As with the revenue budget in recent years the Council has developed a medium term financial plan for Capital. Local authorities’ new freedoms in capital investment and borrowing came into force on 1st April 2004 and under this system councils are able to borrow subject to affordable and prudent limits. This has ensured that there is even closer linkage between capital and revenue financial planning.
The MTFP includes planned capital investment of £118M from 2015-19.
The capital investment requirements of Transport and Education services are largely funded by government programmes, which typically have a system of bids and/or assessments whereas the Housing Programme is funded from the Housing Revenue Account. The plans of these services are reviewed and updated on an annual basis and they contribute to the longer term view on financial planning for capital investment. The capital report also includes indicative allocations of future funding for the main areas of the capital programme, the majority of these being funded by capital grants and contributions from the Housing Revenue Account.
As a result of the implementation of the government’s self-financing initiative introduced from April 2012 and savings delivered in the Capital Works fund it has been possible to create a HRA Investment Fund. It is proposed that this will be primarily used to deliver the regeneration of Red Hall and a new build programme. A total of £19.5M is available for the development of new council housing, of which £10.8M is remaining for up to an additional 90 new homes in addition to the 78 new homes already in the pipeline.
Feasibility is underway to develop a number of proposals with a view to submitting a bid for grant funding from the Homes and Communities Agency (HCA).
The Council can and has supplemented Government Capital Funding from its own resources such as capital receipts and prudential borrowing, although, in such challenging financial times the ability to fund from the Council’s resources is severely limited.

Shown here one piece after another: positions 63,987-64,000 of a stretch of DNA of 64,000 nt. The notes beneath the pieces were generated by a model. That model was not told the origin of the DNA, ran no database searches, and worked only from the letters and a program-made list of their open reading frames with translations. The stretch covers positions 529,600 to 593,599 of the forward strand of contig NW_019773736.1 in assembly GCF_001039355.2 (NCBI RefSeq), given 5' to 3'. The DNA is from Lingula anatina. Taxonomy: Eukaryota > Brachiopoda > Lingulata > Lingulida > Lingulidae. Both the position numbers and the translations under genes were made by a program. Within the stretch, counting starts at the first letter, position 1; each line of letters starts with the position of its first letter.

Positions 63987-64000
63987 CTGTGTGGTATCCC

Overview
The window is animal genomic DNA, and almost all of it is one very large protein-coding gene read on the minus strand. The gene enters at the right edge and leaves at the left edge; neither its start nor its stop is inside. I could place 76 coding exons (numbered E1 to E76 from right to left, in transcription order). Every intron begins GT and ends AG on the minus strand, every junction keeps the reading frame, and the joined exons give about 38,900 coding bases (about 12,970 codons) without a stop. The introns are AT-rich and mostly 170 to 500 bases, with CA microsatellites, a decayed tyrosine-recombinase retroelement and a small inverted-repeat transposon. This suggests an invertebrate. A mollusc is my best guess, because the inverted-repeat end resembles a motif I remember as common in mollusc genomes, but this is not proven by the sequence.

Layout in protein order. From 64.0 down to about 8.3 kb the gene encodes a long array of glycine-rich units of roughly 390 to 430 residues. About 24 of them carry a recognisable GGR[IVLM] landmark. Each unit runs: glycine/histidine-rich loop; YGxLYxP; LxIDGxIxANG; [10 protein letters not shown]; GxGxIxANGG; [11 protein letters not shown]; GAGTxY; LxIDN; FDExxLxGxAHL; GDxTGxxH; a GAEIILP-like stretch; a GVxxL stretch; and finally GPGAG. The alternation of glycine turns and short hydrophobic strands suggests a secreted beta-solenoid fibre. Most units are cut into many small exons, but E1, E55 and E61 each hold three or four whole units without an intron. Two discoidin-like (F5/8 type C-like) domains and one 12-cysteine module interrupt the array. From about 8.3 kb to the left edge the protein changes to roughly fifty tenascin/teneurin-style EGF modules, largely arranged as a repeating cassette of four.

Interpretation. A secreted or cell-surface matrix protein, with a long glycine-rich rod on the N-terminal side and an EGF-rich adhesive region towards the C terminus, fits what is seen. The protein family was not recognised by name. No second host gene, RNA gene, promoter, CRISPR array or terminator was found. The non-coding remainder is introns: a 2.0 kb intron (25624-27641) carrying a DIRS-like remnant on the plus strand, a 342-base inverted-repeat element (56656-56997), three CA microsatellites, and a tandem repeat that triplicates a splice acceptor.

Borrowing to fund capital expenditure and the investment of money that the Council holds to meet future costs is managed in accordance with a Treasury Management Strategy, which is approved annually by the Council. The Strategy for 2015-18 was approved at the Council meeting on 26 February 2015 after being considered at a special Audit Committee on 6 February, 2015. The management of the Council’s borrowing and investments is an integral part of the MTFP for both revenue and capital.
In setting the budget the Council has regard to public expectations and demands for services and the impact on Council Tax. Government support in the form of Formula Grant is determined by national formulae and does not vary with local spending decisions. In this way, nearly half of the Councils non-schools net budget funding is fixed which means that the Council’s expenditure decisions impact very significantly on Council Tax.
This is the amount paid to the Borough Council for band D properties excluding the average Parish Precept. This represents an increase of 1.99% in Council Tax levels from 2014/15.
In addition to the Council’s own requirements, Council Tax bills include the Police Authority precept (£162.73 for Band D), Durham and Darlington Fire and Rescue Authority precept (£93.96 for Band D) and in parish areas the Parish Council’s precept (ranging from £0.00 to £35.89 for Band D).